On April 18, 2017, at the Snap-On Tools® plant in Kenosha, Wisconsin, US President Donald Trump signed an Executive Order (EO) addressing two aspects of the administration’s policy: protection of US jobs and preference for US-manufactured products or goods.

Hire American

With regard to US jobs, the EO directs the Departments of Labor, Justice, Homeland Security and State to review employment-based foreign worker programs to ensure that the integrity of these programs is restored and that US workers are provided with adequate protections from lower-cost foreign labor. The EO calls for increased scrutiny and reform of existing nonimmigrant worker programs, in particular the H-1B program.

The EO directs the inter-agency group to do the following:

Propose New Rules and Guidance to Supersede Prior Rules and Guidance. The EO requires the inter-agency group to propose new rules and guidance as soon as practicable. The EO focuses on prevention of fraud and abuse to protect the interests of US workers affected by the administration of the immigration system. While the EO states these agency actions must be consistent with applicable law, the express reference to “supersede or revise” previous rules and guidance aligns with prior announcements that companies have abused the visa system and disadvantaged American workers.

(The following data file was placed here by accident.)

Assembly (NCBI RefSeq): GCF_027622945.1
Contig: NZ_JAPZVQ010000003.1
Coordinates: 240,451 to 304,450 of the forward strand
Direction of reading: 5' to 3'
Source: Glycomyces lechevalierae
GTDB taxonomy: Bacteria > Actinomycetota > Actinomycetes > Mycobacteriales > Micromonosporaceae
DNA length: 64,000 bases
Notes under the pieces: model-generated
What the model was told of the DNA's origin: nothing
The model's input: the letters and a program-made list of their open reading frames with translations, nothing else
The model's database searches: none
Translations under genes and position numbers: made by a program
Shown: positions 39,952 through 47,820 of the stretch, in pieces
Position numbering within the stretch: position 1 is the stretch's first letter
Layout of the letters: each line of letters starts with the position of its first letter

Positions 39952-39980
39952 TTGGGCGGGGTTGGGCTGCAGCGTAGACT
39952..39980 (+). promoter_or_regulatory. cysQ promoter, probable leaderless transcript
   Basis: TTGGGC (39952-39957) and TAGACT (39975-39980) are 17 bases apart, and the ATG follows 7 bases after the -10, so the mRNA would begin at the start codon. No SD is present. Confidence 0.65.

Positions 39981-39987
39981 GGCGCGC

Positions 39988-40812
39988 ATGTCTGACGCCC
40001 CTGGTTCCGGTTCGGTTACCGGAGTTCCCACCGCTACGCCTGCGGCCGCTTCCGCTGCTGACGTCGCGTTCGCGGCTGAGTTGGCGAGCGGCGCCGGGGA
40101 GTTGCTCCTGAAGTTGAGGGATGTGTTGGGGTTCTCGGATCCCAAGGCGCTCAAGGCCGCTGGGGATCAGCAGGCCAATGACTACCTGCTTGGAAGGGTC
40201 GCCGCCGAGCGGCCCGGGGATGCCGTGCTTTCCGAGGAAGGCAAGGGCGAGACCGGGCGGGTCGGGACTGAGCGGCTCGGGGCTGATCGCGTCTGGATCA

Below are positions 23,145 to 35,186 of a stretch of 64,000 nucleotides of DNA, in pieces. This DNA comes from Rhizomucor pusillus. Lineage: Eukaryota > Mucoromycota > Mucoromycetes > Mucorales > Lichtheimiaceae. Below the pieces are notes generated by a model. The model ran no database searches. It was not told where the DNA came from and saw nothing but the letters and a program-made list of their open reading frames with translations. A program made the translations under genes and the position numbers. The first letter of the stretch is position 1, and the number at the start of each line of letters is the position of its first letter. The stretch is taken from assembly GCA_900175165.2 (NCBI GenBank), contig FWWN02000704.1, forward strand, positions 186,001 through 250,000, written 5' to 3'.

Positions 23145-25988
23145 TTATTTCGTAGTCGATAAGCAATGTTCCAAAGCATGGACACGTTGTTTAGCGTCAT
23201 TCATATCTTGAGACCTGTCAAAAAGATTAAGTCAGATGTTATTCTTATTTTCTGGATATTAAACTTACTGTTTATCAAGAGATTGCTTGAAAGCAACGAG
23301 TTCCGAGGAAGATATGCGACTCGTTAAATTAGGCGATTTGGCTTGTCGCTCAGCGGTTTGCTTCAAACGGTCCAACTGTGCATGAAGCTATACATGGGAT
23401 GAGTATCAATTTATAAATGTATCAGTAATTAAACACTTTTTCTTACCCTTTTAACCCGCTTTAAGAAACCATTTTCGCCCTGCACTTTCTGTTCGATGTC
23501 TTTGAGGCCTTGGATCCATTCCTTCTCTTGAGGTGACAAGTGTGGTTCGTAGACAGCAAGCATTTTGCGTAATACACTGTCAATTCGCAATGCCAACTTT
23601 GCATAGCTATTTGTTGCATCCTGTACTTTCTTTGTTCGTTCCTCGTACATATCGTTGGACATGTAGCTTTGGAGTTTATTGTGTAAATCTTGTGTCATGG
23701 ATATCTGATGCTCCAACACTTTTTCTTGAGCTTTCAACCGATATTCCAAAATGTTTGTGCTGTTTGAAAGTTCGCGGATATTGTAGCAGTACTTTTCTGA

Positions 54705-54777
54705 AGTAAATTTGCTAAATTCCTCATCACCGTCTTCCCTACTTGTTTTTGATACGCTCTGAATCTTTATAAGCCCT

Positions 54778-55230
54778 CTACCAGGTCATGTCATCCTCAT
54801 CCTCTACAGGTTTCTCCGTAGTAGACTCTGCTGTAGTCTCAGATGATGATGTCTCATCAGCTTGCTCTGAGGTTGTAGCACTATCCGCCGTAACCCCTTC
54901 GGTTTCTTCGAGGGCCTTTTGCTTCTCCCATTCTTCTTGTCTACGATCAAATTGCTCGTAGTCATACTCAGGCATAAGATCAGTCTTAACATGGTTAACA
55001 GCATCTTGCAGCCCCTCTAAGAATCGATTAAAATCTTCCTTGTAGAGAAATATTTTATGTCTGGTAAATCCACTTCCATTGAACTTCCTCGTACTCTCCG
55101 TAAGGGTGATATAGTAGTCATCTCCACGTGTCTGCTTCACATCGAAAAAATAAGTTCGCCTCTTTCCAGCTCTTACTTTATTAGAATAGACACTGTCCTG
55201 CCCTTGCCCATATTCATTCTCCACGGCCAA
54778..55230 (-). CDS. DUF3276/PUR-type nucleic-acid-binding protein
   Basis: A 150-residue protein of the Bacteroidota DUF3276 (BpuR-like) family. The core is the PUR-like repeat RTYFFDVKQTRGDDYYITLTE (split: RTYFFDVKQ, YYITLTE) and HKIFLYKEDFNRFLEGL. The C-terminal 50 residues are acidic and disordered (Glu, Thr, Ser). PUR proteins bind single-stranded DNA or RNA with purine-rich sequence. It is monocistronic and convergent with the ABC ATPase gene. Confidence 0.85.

Review and Reform the H-1B Visa Program. The EO singles out the H-1B program, requiring the inter-agency group to “suggest reforms to help ensure that H-1B visas are awarded to the most-skilled or highest-paid petition beneficiaries.” Based on the remarks made by the president during the signing of the EO and remarks made at the White House press briefing on April 17, 2017, the reforms are designed to attain the following:

  • Merit-Based Versus Random, Allocation of Annual Visas. H-1B visas are currently awarded by random lottery. The agencies are directed to consider ways to allocate H-1B visas based on merit and to ensure that the beneficiaries of these visas are the best and the brightest, consistent with the intent of the “specialty occupation” visa category.